Historically, London is one of the world’s biggest and greatest culture capitals. Famed for theatre, music, film and almost every other art form in existence, the city is a must-go destination for anyone into creative expression and the free-thinking world. For short-term visitors to London there are plenty of great museums, galleries and cultural hotspots to see for free but grand spectacles are where it’s really at. And that’s where London really comes into its own, with its famous atmosphere-laden venues.
Here we take a look at five of London’s most iconic venues. Catch an event at any of these and you’re unlikely to forget about it anytime soon.
Earls Court Exhibition Centre
Originally opened in 1887 but rebuilt in it’s famed art deco style in 1937, Earls Court history as one of London’s premier venues isn’t the longest but that’s not to say it isn’t significant. Originally playing host to exhibitions like that of Buffalo Bill, Earls Court has evolved into one of the most widely known venue halls playing host to the 1948 and 2012 Olympic Games as well as UK-specific shows like the Brit Awards and the Ideal Home Show.
Back in 1973 Pink Floyd also put the venue further on the map due to their performances of The Dark Side of the Moon and later, in 1980, The Wall. Other bands famous for having played Earls Court include giants like Led Zeppelin, Queen and Genesis.
Hotels near Earls Court are also some of the best in the city, making a stay in West London and travelling into the heart of the city all the more easier too.
Royal Albert Hall
Situated a little further into the centre of London than Earls Court, the Royal Albert Hall, on the northern edge of South Kensington, is another well-known giant of the London culture scene and continues to attract people from all over the world. Best known as the venue for the annual Proms, the building was first opened in 1871 by Queen Victoria.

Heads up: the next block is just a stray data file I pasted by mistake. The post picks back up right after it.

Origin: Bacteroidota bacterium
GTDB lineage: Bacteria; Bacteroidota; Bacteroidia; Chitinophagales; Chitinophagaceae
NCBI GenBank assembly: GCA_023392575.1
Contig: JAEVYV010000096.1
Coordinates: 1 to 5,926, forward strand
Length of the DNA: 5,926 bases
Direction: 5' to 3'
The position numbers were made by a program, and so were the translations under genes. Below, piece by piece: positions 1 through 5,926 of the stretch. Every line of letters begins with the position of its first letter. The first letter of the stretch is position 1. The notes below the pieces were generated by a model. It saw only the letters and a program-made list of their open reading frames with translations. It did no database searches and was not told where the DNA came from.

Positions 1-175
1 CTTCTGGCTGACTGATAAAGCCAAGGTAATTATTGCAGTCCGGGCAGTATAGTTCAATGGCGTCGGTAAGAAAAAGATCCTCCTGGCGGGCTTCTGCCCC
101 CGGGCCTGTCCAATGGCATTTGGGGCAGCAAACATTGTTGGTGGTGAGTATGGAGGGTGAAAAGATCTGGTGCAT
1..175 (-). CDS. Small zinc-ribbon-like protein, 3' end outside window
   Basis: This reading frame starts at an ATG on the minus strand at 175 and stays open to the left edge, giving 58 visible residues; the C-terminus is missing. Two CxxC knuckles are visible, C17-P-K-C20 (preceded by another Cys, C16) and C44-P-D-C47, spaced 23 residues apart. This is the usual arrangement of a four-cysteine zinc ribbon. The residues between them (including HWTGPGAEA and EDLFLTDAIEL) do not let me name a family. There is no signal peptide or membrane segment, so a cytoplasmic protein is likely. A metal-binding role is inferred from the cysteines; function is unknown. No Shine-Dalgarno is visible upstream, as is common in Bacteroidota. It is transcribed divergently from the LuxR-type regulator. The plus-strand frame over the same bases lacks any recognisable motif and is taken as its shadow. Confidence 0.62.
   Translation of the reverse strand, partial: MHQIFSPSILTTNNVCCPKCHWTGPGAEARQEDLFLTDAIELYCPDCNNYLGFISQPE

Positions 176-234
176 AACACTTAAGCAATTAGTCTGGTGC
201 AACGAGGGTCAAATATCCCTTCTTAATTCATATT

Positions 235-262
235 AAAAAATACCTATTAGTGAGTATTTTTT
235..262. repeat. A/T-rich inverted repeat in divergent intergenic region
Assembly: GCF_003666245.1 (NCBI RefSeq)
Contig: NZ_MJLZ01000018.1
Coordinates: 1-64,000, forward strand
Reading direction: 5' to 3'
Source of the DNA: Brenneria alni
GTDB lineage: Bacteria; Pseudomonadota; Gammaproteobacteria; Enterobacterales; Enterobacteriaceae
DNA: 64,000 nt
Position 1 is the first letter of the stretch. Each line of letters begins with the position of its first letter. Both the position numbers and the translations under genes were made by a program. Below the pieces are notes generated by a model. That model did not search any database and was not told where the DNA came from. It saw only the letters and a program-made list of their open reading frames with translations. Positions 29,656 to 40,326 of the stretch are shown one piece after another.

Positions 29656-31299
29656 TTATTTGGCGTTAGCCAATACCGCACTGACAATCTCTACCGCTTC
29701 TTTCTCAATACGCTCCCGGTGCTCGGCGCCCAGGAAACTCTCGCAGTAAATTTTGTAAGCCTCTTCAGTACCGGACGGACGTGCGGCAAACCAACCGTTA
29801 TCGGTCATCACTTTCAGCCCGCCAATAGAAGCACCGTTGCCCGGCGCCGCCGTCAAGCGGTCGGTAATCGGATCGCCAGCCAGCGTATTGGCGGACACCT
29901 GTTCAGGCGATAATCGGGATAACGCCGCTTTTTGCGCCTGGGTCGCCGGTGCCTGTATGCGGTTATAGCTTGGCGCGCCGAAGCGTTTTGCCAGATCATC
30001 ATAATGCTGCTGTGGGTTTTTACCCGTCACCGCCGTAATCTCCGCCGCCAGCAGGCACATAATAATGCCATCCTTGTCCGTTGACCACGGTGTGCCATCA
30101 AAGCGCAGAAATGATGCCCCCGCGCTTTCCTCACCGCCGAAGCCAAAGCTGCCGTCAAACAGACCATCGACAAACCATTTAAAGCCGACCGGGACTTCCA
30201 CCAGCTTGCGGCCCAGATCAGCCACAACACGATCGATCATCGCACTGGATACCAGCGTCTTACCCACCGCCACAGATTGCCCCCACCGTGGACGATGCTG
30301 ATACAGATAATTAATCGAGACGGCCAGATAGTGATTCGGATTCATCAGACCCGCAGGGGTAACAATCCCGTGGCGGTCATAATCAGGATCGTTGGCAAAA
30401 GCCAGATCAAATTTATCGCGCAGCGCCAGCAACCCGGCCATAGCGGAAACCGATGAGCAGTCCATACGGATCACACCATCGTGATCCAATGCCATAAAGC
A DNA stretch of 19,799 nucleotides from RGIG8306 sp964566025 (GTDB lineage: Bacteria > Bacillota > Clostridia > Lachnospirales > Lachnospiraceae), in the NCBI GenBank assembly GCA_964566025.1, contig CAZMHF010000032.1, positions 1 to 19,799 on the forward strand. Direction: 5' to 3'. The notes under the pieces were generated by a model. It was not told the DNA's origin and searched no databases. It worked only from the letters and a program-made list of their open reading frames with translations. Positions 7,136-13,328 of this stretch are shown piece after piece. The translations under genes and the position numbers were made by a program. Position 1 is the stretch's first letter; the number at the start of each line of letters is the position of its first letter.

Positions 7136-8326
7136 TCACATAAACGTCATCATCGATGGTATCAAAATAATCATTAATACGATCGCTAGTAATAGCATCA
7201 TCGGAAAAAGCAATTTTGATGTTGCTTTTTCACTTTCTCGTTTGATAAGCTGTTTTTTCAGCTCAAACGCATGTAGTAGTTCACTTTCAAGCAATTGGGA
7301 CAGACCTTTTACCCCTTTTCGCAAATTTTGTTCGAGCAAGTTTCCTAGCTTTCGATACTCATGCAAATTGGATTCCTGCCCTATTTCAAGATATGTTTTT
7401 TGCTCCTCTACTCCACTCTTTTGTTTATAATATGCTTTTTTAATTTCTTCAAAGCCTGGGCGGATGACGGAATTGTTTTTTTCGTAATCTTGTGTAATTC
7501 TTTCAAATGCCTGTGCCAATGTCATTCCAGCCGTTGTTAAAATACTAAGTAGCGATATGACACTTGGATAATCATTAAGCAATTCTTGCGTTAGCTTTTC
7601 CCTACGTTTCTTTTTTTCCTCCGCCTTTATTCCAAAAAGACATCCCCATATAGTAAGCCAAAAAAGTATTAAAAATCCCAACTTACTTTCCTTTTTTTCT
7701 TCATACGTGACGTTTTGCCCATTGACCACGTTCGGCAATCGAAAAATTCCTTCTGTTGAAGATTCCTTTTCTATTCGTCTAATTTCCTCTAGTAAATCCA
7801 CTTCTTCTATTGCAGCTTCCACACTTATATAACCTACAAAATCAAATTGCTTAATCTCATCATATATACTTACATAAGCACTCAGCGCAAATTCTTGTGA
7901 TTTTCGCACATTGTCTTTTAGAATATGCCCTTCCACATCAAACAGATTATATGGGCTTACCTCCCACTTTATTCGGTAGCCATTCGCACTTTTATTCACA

Hosting around 350 events annually, the Royal Albert Hall has played host to classical concerts, ballet and opera, sports, rock and pop concerts, banquets and charity events. Thanks to its classical style and symbolic presence, the venue is also widely chosen as a first-time location for many emerging events. The UK’s first Sumo wrestling tournament and the UK’s first UFC event chose the Royal Albert Hall as their premier venue.
The Apollo Theatre, located in London’s famous and buzzing West End, is one of the best known theatres on capital culture scene. Right in the hub of the centre of London, on Shaftesbury Avenue, the Apollo is much closer to all the major London attractions than both Earls Court and Royal Albert Hall.
A Grade II listed building, the Apollo was originally designed by architect Lewin Sharp, and first opened in 1901. Opening with American musical comedy, The Belle of Bohemia, the theatre has also played host to other massive theatre hits by the likes of Alan Bennett, John Gielgud and Terrence Ratigan.
Camden’s Electric Ballroom, to look at, is nowhere near as grand as the aforementioned classic London sights, but that’s not to say it’s any less culturally important. Recognised as the home of British rock, the Electric Ballroom also functions as an indoor market and has been in operation for over seventy years.
Having featured artists like Sid Vicious and The Hives, the Ballroom is best known as the place for breaking bands much like CBGB’s is to New York. Like Camden in general, the vibe at the Electric Ballroom is definitely more edgy than that you’ll experience elsewhere but still synonymous as a classic London venue.
London is home to hundreds of great venues and these are just some of the best loved. If you’re thinking of heading to the city to see a show, combine it with a hotel stay and a sightseeing trip and get the full London experience.